Enter a song title or artist's name, and Just Hear It returns a list of possible matches--including not only audio tracks, but also YouTube videos. (Songerize didn't offer choices, but started playing what it thought was the best match, and it didn't have any video content.)
In my tests so far, Just Hear It has always delivered the song I was looking for somewhere in the first-page results, though sometimes, I've had to enter both artist and title--for example, searching "Thrasher" didn't return the Neil Young song of that name until I entered Young's name.
Often, the engine turned me on to alternate versions--live tracks, cover versions--that I didn't know existed. You can play results immediately or compile them into a playlist, but you can't save playlists between searches, unless you're a member, which makes this feature kind of worthless. (Membership is currently available by invitation only.)
The site needs a few tweaks--the "search" button at the top of the page seems to return random results (maybe it's a list of what other searchers are looking for?), so you have to click the logo and return to the home page to conduct additional searches.
The fact that the entire site is a Flash application makes navigation difficult--the "back" button doesn't work, and if you click on "About," you're stuck there with no way to the home page except reloading. The light-gray text on black background isn't the best design choice. Still, this is the best service I've seen so far for hearing that song you need to hear right now.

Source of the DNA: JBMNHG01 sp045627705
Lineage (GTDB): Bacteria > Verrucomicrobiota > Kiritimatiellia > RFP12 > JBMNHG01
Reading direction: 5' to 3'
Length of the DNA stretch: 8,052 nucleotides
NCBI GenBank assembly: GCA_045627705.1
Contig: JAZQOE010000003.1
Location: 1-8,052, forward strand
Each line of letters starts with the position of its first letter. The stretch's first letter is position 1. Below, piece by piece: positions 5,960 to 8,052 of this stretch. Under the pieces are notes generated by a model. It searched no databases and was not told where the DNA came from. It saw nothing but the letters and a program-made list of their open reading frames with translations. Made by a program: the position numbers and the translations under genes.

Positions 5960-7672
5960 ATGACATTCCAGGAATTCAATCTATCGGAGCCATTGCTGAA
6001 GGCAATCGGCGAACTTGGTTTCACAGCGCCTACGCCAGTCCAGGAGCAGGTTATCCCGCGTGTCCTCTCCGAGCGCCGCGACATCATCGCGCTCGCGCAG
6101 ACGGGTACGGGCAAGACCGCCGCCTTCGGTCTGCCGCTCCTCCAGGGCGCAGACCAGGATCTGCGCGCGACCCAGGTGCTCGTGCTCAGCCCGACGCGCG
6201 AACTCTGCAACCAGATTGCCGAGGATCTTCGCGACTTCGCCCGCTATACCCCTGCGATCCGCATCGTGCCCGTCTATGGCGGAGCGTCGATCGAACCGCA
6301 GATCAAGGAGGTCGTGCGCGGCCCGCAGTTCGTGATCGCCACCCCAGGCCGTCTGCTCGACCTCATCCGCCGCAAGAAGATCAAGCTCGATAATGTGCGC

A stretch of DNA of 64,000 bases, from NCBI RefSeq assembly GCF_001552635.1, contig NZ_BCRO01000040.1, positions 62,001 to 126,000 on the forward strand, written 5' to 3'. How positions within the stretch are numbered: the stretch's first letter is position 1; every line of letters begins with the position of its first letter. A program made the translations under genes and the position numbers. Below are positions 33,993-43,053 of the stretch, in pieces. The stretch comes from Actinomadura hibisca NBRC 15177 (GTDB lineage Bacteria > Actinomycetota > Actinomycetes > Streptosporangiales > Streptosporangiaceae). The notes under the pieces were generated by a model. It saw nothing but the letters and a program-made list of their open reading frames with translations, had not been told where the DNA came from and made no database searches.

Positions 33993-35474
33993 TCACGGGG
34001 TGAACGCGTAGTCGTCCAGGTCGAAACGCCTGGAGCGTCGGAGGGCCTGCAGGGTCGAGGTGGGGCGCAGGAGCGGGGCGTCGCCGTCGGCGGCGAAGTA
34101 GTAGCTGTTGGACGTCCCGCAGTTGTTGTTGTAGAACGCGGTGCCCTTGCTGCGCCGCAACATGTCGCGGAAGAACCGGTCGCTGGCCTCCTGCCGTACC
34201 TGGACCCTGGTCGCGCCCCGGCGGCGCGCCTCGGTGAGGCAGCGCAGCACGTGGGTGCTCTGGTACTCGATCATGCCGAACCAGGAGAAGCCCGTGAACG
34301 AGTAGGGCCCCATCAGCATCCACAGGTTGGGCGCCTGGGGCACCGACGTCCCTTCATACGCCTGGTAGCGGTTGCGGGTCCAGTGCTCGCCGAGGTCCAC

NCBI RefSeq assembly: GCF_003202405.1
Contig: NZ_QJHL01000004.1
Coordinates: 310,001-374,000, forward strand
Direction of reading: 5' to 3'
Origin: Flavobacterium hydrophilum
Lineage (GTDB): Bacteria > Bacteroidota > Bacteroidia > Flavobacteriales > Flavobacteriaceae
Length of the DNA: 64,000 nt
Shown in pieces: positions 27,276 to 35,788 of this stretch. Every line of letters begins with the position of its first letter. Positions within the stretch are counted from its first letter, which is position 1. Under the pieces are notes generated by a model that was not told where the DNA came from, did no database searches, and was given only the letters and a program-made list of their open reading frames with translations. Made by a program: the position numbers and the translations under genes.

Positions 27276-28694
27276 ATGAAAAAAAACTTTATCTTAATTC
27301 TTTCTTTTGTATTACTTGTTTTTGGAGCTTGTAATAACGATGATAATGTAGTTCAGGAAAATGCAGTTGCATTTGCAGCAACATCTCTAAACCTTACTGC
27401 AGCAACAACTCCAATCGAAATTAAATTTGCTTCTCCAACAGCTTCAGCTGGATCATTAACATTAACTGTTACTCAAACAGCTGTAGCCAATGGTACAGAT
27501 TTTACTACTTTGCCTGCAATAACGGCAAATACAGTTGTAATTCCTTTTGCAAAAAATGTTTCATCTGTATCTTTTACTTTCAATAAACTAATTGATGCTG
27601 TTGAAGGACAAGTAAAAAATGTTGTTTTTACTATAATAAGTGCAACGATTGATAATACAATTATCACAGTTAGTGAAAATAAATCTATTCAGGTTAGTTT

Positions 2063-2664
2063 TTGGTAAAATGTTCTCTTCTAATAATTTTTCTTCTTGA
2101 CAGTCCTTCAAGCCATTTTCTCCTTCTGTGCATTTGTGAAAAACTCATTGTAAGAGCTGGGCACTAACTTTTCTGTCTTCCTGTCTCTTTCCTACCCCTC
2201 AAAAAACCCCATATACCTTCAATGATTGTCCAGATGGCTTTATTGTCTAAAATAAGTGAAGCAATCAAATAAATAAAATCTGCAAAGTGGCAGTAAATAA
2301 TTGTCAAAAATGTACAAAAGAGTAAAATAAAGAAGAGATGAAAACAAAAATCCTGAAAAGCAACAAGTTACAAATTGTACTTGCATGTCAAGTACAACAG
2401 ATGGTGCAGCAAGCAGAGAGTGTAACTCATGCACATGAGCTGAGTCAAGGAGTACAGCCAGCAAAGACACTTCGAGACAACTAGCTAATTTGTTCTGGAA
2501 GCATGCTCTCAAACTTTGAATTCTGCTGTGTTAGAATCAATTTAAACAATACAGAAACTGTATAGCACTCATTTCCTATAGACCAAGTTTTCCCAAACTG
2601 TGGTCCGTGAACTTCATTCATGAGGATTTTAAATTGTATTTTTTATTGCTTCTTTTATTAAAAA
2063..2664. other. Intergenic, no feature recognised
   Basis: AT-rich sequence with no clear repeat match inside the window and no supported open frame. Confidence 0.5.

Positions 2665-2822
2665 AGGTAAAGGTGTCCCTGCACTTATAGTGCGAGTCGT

According to the "About" page, the site is legal--it pays for licenses from the three major organizations, BMI, ASCAP, and CESAC, and it apparently pays publishers royalties based on the number of plays they receive. (I can't imagine how it's accomplishing this, given that the site's free and so far doesn't have advertising.) But although paying publishing rights is sufficient for traditional ("terrestrial") radio, Internet radio stations must also pay performance royalties, which are owned and managed by a completely different group of bodies.
There's been an ongoing debate over the last two years regarding a proposed rate increase for performance royalties--CNET's Greg Sandoval wrote a detailed account of the latest developments in February--but suffice it to say, claiming that you're legal doesn't necessarily make it so.
In other words, enjoy Just Hear It while it lasts.
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